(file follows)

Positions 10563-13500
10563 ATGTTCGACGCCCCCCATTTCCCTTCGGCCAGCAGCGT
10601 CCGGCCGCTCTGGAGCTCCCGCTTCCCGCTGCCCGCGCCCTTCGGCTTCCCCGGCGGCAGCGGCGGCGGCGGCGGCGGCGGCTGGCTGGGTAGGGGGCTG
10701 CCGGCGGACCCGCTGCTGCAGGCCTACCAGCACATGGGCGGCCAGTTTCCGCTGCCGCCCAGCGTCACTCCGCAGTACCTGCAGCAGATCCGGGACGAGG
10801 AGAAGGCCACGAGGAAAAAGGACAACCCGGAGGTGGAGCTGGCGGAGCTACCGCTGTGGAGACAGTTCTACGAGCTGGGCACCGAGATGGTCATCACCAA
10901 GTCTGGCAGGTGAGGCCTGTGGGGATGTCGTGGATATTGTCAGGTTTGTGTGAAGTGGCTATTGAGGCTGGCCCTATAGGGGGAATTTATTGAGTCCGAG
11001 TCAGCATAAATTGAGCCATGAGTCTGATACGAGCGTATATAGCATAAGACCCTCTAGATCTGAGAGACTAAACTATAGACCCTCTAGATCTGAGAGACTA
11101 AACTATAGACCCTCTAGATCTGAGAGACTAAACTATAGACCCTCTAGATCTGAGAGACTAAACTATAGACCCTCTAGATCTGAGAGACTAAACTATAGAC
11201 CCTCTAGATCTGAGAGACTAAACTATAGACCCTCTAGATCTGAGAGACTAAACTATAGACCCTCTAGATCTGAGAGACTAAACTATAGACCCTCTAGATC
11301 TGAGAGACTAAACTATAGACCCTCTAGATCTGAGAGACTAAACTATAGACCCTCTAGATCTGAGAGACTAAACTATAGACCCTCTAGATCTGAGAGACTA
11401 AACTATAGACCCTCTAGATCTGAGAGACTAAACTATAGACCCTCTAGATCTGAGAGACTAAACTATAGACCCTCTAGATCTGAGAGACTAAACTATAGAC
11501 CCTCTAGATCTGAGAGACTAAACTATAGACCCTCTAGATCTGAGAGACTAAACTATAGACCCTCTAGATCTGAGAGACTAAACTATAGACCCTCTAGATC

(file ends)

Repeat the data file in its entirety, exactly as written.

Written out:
Positions 10563-13500
10563 ATGTTCGACGCCCCCCATTTCCCTTCGGCCAGCAGCGT
10601 CCGGCCGCTCTGGAGCTCCCGCTTCCCGCTGCCCGCGCCCTTCGGCTTCCCCGGCGGCAGCGGCGGCGGCGGCGGCGGCGGCTGGCTGGGTAGGGGGCTG
10701 CCGGCGGACCCGCTGCTGCAGGCCTACCAGCACATGGGCGGCCAGTTTCCGCTGCCGCCCAGCGTCACTCCGCAGTACCTGCAGCAGATCCGGGACGAGG
10801 AGAAGGCCACGAGGAAAAAGGACAACCCGGAGGTGGAGCTGGCGGAGCTACCGCTGTGGAGACAGTTCTACGAGCTGGGCACCGAGATGGTCATCACCAA
10901 GTCTGGCAGGTGAGGCCTGTGGGGATGTCGTGGATATTGTCAGGTTTGTGTGAAGTGGCTATTGAGGCTGGCCCTATAGGGGGAATTTATTGAGTCCGAG
11001 TCAGCATAAATTGAGCCATGAGTCTGATACGAGCGTATATAGCATAAGACCCTCTAGATCTGAGAGACTAAACTATAGACCCTCTAGATCTGAGAGACTA
11101 AACTATAGACCCTCTAGATCTGAGAGACTAAACTATAGACCCTCTAGATCTGAGAGACTAAACTATAGACCCTCTAGATCTGAGAGACTAAACTATAGAC
11201 CCTCTAGATCTGAGAGACTAAACTATAGACCCTCTAGATCTGAGAGACTAAACTATAGACCCTCTAGATCTGAGAGACTAAACTATAGACCCTCTAGATC
11301 TGAGAGACTAAACTATAGACCCTCTAGATCTGAGAGACTAAACTATAGACCCTCTAGATCTGAGAGACTAAACTATAGACCCTCTAGATCTGAGAGACTA
11401 AACTATAGACCCTCTAGATCTGAGAGACTAAACTATAGACCCTCTAGATCTGAGAGACTAAACTATAGACCCTCTAGATCTGAGAGACTAAACTATAGAC
11501 CCTCTAGATCTGAGAGACTAAACTATAGACCCTCTAGATCTGAGAGACTAAACTATAGACCCTCTAGATCTGAGAGACTAAACTATAGACCCTCTAGATC